Department of Labor Commissioner Sharon M. Palmer and Board of Regents President Gregory W. Gray announced a new multi-agency partnership that will allow individuals taking part in registered apprenticeship programs and training for careers in manufacturing fields to obtain educational instruction at six of the state’s community colleges, including Middlesex Community College.

“Connecticut’s community colleges are uniquely positioned to react rapidly to changing workforce demands and ensure that our students get the highest-quality training in their fields,” said President Gray. “This partnership takes advantage of our strong advanced manufacturing programs taking talented students through training right into the workplace — producing skilled manufacturers and contributing to the statewide economy.”

The partnership, which includes the Connecticut Department of Labor’s Office of Apprenticeship Training, Board of Regents for Higher Education, Connecticut Colleges and Universities, and the State Department of Education, is part of an effort to bring the learning component of the apprenticeship program to community colleges so students can enroll in either day or evening classes, train on state-of-the-art equipment, and complete the comprehensive classroom component more quickly.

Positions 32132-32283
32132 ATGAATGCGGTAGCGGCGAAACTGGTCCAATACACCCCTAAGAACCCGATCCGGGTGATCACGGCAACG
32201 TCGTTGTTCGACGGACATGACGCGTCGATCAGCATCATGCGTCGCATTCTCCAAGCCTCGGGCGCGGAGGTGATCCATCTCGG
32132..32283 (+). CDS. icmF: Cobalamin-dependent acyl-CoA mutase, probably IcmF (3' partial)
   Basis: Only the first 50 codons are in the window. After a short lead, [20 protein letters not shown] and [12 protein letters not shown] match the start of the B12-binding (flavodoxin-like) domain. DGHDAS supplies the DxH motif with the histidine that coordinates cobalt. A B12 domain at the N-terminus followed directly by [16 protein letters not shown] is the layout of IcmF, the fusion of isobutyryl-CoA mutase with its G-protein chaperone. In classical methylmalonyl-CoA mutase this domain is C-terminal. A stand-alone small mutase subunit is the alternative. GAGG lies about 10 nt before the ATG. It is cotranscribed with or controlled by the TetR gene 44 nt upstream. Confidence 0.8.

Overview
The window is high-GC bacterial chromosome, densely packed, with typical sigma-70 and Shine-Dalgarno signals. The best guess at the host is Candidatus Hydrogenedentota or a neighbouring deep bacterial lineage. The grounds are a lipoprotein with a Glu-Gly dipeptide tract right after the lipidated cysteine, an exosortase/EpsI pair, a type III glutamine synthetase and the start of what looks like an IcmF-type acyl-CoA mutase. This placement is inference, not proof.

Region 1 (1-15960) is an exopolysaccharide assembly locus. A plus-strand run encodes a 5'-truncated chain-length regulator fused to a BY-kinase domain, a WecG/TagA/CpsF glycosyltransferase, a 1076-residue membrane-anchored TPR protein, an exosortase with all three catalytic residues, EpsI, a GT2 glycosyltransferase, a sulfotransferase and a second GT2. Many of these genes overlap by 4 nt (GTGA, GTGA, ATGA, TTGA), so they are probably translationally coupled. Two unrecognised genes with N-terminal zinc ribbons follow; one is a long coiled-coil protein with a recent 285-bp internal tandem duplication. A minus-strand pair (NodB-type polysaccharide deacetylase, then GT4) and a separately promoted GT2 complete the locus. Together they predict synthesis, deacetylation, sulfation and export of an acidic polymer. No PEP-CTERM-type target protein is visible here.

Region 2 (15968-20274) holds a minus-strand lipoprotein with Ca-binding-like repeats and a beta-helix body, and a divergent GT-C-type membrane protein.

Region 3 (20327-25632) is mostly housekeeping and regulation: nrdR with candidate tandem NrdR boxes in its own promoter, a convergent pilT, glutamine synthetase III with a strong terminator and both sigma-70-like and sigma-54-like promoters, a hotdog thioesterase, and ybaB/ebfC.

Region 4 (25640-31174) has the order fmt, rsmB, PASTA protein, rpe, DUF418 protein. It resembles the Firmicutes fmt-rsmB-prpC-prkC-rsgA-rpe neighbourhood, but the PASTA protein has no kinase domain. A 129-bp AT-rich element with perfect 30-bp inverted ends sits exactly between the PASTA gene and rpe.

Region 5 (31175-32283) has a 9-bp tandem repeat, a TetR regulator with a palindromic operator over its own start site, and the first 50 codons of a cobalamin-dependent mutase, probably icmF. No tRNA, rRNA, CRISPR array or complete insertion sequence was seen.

“Apprentices will be allowed to take our manufacturing courses and apply them toward the related instruction portion of their trade,” said Hubert Godin, manufacturing program coordinator. “In addition to applying the classroom hours to their respective trade, apprentices will earn college credit at the same time. The college credit can be applied to our manufacturing programs here at Middlesex.”

Each year of registered apprenticeship requires a minimum of 2,000 hours of on-the-job training and 144 hours of related classroom instruction. Most apprentices interested in manufacturing careers are in training for three to four years, which translates to between 6,000 and 8,000 hours of on-the-job work and up to 576 hours of related instruction.  While the related instruction can now be accomplished at the designated community colleges, the on-the-job training hours must be earned in a workplace setting.

Upon completion of an apprenticeship, average wages are $50,000 per year with most earning excellent retirement and health benefits in addition to wages. Careers often advance into supervisory or project management positions, jobs in health and safety, while others open successful businesses.